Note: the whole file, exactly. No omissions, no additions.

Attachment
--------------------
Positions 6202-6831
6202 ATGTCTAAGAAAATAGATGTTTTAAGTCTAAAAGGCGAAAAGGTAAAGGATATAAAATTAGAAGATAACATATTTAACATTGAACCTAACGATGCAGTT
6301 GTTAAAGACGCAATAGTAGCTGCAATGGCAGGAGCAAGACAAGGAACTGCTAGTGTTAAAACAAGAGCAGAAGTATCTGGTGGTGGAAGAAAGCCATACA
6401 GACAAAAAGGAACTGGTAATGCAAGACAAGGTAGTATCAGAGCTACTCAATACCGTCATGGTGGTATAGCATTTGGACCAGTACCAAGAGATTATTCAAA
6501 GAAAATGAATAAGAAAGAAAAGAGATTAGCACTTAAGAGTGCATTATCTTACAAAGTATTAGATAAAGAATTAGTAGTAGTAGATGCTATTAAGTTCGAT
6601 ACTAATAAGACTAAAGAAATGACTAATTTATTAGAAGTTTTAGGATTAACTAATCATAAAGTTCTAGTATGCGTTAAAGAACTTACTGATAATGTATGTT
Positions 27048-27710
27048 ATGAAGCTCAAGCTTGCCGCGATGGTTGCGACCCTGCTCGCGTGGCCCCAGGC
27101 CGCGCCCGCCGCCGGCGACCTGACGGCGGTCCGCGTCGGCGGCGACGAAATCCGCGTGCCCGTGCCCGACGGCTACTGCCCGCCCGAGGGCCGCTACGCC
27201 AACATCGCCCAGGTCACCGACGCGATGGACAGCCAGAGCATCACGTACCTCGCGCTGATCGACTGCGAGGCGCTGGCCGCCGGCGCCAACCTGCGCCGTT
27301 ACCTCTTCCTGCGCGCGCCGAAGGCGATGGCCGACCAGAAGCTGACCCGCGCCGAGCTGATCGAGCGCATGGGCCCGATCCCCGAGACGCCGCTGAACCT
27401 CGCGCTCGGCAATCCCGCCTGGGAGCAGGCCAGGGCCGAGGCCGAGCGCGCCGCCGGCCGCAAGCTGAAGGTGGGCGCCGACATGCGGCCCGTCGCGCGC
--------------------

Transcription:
Positions 6202-6831
6202 ATGTCTAAGAAAATAGATGTTTTAAGTCTAAAAGGCGAAAAGGTAAAGGATATAAAATTAGAAGATAACATATTTAACATTGAACCTAACGATGCAGTT
6301 GTTAAAGACGCAATAGTAGCTGCAATGGCAGGAGCAAGACAAGGAACTGCTAGTGTTAAAACAAGAGCAGAAGTATCTGGTGGTGGAAGAAAGCCATACA
6401 GACAAAAAGGAACTGGTAATGCAAGACAAGGTAGTATCAGAGCTACTCAATACCGTCATGGTGGTATAGCATTTGGACCAGTACCAAGAGATTATTCAAA
6501 GAAAATGAATAAGAAAGAAAAGAGATTAGCACTTAAGAGTGCATTATCTTACAAAGTATTAGATAAAGAATTAGTAGTAGTAGATGCTATTAAGTTCGAT
6601 ACTAATAAGACTAAAGAAATGACTAATTTATTAGAAGTTTTAGGATTAACTAATCATAAAGTTCTAGTATGCGTTAAAGAACTTACTGATAATGTATGTT
Positions 27048-27710
27048 ATGAAGCTCAAGCTTGCCGCGATGGTTGCGACCCTGCTCGCGTGGCCCCAGGC
27101 CGCGCCCGCCGCCGGCGACCTGACGGCGGTCCGCGTCGGCGGCGACGAAATCCGCGTGCCCGTGCCCGACGGCTACTGCCCGCCCGAGGGCCGCTACGCC
27201 AACATCGCCCAGGTCACCGACGCGATGGACAGCCAGAGCATCACGTACCTCGCGCTGATCGACTGCGAGGCGCTGGCCGCCGGCGCCAACCTGCGCCGTT
27301 ACCTCTTCCTGCGCGCGCCGAAGGCGATGGCCGACCAGAAGCTGACCCGCGCCGAGCTGATCGAGCGCATGGGCCCGATCCCCGAGACGCCGCTGAACCT
27401 CGCGCTCGGCAATCCCGCCTGGGAGCAGGCCAGGGCCGAGGCCGAGCGCGCCGCCGGCCGCAAGCTGAAGGTGGGCGCCGACATGCGGCCCGTCGCGCGC